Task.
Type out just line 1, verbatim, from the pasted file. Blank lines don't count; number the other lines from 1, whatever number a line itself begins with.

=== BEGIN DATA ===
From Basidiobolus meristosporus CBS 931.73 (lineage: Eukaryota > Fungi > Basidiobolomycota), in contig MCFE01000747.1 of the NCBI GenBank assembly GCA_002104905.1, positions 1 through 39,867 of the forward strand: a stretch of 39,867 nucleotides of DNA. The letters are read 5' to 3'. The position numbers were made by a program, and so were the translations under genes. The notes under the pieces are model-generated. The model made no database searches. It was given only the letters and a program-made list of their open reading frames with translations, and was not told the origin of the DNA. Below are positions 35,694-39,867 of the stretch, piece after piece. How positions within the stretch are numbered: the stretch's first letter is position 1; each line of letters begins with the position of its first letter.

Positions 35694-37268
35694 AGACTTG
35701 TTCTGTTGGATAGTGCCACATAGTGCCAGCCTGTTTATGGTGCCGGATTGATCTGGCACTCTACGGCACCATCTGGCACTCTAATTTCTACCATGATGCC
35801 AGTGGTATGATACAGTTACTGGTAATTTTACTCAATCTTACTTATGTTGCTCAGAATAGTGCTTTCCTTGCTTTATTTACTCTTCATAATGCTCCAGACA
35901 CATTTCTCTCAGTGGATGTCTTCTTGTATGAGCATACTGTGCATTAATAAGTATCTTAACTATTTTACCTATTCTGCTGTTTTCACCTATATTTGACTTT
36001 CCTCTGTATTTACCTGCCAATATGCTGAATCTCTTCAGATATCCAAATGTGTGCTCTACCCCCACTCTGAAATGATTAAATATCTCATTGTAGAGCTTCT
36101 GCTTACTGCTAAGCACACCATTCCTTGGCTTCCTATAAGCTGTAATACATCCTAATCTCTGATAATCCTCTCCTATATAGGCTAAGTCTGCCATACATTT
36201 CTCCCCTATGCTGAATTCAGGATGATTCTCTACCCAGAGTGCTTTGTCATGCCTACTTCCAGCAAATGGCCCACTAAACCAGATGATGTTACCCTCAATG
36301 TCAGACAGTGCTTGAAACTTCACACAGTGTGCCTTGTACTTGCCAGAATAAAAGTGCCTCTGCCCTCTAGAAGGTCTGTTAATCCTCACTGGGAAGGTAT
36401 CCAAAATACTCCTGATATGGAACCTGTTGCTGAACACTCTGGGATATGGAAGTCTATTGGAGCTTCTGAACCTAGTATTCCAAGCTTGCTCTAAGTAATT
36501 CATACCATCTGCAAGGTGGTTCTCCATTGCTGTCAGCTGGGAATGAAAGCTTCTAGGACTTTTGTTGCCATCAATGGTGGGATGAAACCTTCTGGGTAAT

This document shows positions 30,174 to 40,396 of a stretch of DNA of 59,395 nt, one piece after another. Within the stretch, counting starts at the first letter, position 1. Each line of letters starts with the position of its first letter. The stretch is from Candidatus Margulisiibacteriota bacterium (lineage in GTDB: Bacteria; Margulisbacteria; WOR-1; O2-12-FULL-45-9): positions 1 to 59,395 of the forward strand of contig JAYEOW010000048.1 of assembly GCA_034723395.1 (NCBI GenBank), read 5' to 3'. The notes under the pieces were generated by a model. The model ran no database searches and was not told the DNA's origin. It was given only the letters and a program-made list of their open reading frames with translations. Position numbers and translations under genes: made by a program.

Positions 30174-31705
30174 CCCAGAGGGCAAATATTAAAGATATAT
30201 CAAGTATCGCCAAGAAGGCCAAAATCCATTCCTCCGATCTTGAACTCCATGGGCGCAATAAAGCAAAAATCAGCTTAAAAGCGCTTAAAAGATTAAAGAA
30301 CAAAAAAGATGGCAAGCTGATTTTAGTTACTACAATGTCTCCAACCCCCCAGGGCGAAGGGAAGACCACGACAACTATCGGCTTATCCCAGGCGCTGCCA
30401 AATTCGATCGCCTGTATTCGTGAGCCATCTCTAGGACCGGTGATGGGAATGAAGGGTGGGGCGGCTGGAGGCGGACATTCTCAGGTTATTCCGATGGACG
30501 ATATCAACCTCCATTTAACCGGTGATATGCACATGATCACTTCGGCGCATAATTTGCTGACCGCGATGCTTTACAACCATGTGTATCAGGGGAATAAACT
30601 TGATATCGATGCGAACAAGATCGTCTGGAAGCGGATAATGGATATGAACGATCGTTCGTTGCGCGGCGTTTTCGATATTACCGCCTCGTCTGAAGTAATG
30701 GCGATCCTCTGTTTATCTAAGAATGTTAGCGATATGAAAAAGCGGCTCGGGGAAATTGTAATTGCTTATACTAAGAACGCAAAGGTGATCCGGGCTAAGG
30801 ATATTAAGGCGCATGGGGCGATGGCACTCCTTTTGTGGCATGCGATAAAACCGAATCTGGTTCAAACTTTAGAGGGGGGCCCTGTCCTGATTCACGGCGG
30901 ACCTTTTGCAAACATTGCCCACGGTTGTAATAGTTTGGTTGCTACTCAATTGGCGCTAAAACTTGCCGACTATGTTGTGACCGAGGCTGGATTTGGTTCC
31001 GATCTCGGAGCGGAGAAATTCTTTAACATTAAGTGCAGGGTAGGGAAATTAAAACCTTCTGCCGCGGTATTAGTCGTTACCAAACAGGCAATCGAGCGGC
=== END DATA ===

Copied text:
From Basidiobolus meristosporus CBS 931.73 (lineage: Eukaryota > Fungi > Basidiobolomycota), in contig MCFE01000747.1 of the NCBI GenBank assembly GCA_002104905.1, positions 1 through 39,867 of the forward strand: a stretch of 39,867 nucleotides of DNA. The letters are read 5' to 3'. The position numbers were made by a program, and so were the translations under genes. The notes under the pieces are model-generated. The model made no database searches. It was given only the letters and a program-made list of their open reading frames with translations, and was not told the origin of the DNA. Below are positions 35,694-39,867 of the stretch, piece after piece. How positions within the stretch are numbered: the stretch's first letter is position 1; each line of letters begins with the position of its first letter.